What happens when Dad doesn't want to be involved

Father Not Included

Every relationship is distinct

An unexpected pregnancy can stir up a lot of emotions!   Babies are a big responsibility and can bring many challenges.  How does one navigate through the emotions of wanting the baby, but not the father? A woman can feel trapped in the relationship once a baby is in the picture, but that’s not the case.  If you find yourself in this situation, continue reading for some tips on how to work through it successfully. 

Mothers are responsible for their child’s well-being, but they also need to make sure they’re supported as well.  If you don’t believe the father is willing or able to provide the support that you or your baby will require, it’s important to start building your support team!  Making the decision that you don’t want a relationship with your baby’s father doesn’t mean you will raise your child alone.  The life of a single parent can be challenging, but with support around you, it can be rewarding as well. Begin with having honest conversations with your family and closest friends.  Make them aware of what you have decided and be transparent about the help and support that you will need. Involvement in a single mothers support group is another way to receive encouragement and support. Meeting with a pastor, counselor, or doctor about what to expect and getting their advice on your situation can be reassuring too. 

A crucial step is to determine the level of involvement you want the father to have in the pregnancy, birth, and upbringing of your child.  Every relationship is distinct and has special circumstances. The following are some points to consider:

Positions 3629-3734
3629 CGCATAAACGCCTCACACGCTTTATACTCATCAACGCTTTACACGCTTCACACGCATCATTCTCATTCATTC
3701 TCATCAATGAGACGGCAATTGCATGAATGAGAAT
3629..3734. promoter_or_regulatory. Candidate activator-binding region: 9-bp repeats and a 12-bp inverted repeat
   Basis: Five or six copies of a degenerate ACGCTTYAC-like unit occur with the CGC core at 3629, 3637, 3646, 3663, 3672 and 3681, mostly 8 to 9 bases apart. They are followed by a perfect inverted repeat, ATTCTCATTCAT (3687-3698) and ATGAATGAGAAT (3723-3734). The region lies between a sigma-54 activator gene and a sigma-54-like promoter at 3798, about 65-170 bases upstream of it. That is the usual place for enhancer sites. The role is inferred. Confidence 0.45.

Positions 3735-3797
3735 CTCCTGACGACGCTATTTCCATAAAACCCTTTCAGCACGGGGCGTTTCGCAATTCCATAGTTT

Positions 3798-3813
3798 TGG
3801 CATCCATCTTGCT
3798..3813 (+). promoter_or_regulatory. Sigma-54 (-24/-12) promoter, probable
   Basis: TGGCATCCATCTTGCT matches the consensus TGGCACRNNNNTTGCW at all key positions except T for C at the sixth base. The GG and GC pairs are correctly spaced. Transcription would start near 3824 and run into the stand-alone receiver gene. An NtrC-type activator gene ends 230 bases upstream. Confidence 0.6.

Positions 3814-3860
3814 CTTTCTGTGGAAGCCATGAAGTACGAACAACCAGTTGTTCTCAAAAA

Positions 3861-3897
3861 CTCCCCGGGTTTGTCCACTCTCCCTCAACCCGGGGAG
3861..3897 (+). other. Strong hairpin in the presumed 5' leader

1. Will his involvement during this pregnancy and after be beneficial to you or a source of stress?
    2. What about the child’s development and upbringing?
    3. Is co-parenting an option?  What are your state’s laws around parental rights and how will that impact your decision? The court will consider the child’s best interests when determining custody. Many states allow the following types of custody:
    • Joint Legal Custody Regardless of where the child actually lives (or spends most of her time), this is when both parents retain responsibility for the care and authority of the child.
    • Joint Physical Custody An arrangement in which the parents share physical custody and care of the child (usually by alternating weeks, months, etc.).
    • Sole Custody– Just one parent has physical custody and the authority to make day-to-day decisions pertaining to the child; the non-custodial parent in this arrangement may seek visitation.

The final step will be having a conversation with him.  A last-minute decision to talk is not wise. Put your thoughts on paper and try to be prepared for how to respond to his reactions.  It is important to explain that you’re making the decision that you think will be best for you and your child. Surprise, disappointment, or feeling offended are the most common responses. Give him the time to process and to take time to listen to what he has to say. 

In the meantime, schedule an appointment today and enjoy a judgement-free, safe place to process your feelings, ask questions and get advice.  All for free and with total confidentiality!

Facing an unplanned pregnancy? Click here to make a no-cost appointment today at Alcove Health in Newport News, Virginia.

By Stephanie, Client Advocate

LOCATION

HOURS

Find Out More Information On Our Blog